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Cerium(IV) oxide



Cerium(IV) oxide
IUPAC name Cerium(IV) oxide
Other names ceric oxide, ceria,
cerium oxide, cerium dioxide
Identifiers
CAS number 1306-38-3
Properties
Molecular formula CeO2
Molar mass 172.115 g/mol
Appearance white or pale yellow solid,
slightly hygroscopic
Density 7.65 g/cm3, solid
7.215 g/cm3, fluorite phase
Melting point

Approximately 2400 K (2100 °C)

Boiling point

3500 °C (? K)

Solubility in water not soluble — ? g/100 ml (? °C)
Related Compounds
Related compounds Ce2O3
Except where noted otherwise, data are given for
materials in their standard state
(at 25 °C, 100 kPa)

Infobox disclaimer and references

Cerium(IV) oxide, ceric oxide, ceria, or sometimes simply cerium oxide or cerium dioxide, is a pale yellow-white powder, CeO2. It is used in ceramics, to polish glass, and to sensitize photosensitive glass. It is also used in lapidary as "jeweller's rouge"; it is also known as "optician's rouge".[1] Ceria is used in the walls of self-cleaning ovens as a hydrocarbon catalyst during the high-temperature cleaning process. It has high absorption of ultraviolet radiation while it is transparent for visible light, so it is a prospective replacement of zinc oxide and titanium dioxide in sunscreens, as it has lower photocatalytic activity. However its thermal catalytic properties have to be decreased by coating the particles with amorphous silica or boron nitride.

Ceria is slightly hygroscopic and will also absorb a small amount of carbon dioxide from the atmosphere.

Note that cerium also forms cerium(III) oxide, Ce2O3.

Additional recommended knowledge

Contents

As a fuel cell electrolyte

In the doped form, ceria has seen interest as a material for solid oxide fuel cells or SOFCs because of its relatively high oxygen ion conductivity (i.e. oxygen atoms readily move through it) at intermediate temperatures (500-800 °C). Undoped and doped ceria also exhibit high electronic conductivity at low partial pressures of oxygen due to the formation of small polarons. However, doped ceria has an extended electrolytic region (area of predominant ionic conductivity), over that of ceria, that allows its use as an electrolyte in SOFCs. Substituting a fraction of the ceria with gadolinium or samarium will introduce oxygen vacancies in the crystal without adding electronic charge carriers. This increases the ionic conductivity and results in a better electrolyte.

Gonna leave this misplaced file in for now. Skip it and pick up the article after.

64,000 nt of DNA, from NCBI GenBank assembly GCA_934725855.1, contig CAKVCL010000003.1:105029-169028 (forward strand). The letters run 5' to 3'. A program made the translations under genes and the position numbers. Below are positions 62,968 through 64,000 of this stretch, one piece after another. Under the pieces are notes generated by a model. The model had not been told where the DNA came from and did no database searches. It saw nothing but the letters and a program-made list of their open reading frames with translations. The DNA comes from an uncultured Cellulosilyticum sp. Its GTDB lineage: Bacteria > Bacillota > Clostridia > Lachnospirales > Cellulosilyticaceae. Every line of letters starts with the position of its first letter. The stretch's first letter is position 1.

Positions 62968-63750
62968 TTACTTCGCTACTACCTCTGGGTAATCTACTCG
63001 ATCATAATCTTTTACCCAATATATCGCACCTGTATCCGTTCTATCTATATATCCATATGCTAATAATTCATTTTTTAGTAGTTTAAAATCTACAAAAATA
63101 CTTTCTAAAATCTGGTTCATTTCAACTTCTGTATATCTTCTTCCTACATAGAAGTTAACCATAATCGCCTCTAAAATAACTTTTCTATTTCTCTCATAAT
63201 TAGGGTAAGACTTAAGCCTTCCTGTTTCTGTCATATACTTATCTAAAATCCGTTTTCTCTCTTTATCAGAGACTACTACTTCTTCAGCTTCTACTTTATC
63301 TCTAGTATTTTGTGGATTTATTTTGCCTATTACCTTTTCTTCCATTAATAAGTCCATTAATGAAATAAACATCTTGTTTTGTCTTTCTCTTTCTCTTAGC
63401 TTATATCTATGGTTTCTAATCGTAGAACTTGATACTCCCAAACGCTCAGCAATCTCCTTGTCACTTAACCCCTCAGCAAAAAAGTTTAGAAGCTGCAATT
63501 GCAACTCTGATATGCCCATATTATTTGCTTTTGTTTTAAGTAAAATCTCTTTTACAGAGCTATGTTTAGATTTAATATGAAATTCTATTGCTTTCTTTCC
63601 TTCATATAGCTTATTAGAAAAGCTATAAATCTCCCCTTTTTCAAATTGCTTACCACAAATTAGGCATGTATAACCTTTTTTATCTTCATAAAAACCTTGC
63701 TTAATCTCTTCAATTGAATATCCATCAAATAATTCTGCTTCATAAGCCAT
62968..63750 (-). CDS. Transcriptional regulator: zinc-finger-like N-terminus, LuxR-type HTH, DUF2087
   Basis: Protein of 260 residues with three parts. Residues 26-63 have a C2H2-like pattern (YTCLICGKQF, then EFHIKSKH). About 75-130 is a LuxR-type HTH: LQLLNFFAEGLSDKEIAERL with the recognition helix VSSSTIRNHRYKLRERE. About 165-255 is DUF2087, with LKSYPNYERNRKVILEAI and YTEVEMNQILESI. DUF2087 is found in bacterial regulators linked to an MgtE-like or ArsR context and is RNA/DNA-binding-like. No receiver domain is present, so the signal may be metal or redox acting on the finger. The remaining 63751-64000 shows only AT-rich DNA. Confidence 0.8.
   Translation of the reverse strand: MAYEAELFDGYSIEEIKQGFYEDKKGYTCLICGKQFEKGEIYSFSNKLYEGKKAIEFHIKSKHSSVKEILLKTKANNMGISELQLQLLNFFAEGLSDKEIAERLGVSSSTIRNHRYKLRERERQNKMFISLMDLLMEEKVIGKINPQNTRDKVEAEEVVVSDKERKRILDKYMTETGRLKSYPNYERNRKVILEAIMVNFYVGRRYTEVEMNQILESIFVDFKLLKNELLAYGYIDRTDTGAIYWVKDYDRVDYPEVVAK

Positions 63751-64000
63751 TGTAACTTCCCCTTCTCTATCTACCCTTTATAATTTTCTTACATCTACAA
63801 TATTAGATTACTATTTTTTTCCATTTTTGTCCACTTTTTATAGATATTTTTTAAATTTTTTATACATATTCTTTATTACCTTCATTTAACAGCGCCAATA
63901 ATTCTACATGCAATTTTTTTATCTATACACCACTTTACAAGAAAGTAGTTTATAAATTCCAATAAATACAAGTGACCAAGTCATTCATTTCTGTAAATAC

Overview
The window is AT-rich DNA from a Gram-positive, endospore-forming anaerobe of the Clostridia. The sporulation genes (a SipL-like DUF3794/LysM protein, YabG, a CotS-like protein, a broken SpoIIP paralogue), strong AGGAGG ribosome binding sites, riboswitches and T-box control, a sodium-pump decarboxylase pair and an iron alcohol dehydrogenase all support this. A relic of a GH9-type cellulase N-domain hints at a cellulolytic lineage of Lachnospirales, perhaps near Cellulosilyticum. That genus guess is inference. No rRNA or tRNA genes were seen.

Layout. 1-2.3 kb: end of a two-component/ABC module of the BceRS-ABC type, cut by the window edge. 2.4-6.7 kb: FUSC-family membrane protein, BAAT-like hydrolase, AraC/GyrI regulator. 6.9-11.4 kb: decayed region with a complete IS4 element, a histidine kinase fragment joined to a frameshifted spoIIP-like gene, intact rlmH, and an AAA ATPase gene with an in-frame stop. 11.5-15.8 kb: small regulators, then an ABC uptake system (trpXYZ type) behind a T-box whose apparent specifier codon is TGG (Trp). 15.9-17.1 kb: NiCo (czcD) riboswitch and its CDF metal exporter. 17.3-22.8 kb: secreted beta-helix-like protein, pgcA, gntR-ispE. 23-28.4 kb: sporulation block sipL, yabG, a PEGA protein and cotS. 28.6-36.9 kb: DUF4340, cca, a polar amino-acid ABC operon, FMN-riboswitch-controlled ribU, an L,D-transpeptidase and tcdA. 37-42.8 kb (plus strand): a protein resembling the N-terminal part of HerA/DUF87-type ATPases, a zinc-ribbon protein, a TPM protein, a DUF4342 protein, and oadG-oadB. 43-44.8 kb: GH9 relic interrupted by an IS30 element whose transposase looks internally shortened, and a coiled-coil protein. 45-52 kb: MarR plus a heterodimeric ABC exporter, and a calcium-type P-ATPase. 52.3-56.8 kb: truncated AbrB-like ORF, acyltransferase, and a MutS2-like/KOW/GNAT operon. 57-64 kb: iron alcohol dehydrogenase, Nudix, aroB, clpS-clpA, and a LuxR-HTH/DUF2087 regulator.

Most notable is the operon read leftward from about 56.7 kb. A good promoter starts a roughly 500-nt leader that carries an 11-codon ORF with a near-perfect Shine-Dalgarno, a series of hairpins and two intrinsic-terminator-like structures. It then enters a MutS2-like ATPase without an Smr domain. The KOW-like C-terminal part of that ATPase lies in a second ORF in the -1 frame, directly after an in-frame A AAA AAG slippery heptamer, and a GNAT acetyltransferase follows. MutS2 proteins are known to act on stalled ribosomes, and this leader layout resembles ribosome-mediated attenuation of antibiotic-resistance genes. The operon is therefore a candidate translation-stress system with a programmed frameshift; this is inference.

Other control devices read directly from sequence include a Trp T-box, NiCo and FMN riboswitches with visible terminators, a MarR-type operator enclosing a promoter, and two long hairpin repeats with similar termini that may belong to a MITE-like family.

Under reducing conditions, those experienced on the anode side of the fuel cell, a large amount of oxygen vacancies within the ceria electrolyte can be formed. This results in the normally pale yellow ceria to turn black or grey as the result of color center formation. Some of the cerium(IV) oxide is also reduced to cerium(III) oxide under these conditions which consequently increases the electronic conductivity of the material. Finally, ceria undergoes what is described as a chemical expansion under reducing conditions as a result of reduction of the cerium cation from a 4+ to a 3+ state in order to charge compensate for oxygen vacancy formation.

As a catalyst

Ceria has been used in catalytic converters in automotive applications. Since ceria can become non-stoichioimetric in oxygen content (i.e. it can give up oxygen without decomposing) depending on its ambient partial pressure of oxygen, it can release or take in oxygen in the exhaust stream of a combustion engine. In association with other catalysts, ceria can effectively reduce NOx emissions as well as convert harmful carbon monoxide to the less harmful carbon dioxide.

Defects

In the fluorite structure, ceria exhibits several defects depending on partial pressure of oxygen. The primary defects of concern are oxygen vacancies and small polarons (electrons localized on cerium cations) because these two are located in the "useful" range of ceria.

References

  1. ^ http://home.thezone.net/~dbourgeo/feb/feb-2001-talk.html
  • Webelements at University of Sheffield
  • Center for Advanced Microstructures and Devices at Louisiana State University
 
This article is licensed under the GNU Free Documentation License. It uses material from the Wikipedia article "Cerium(IV)_oxide". A list of authors is available in Wikipedia.
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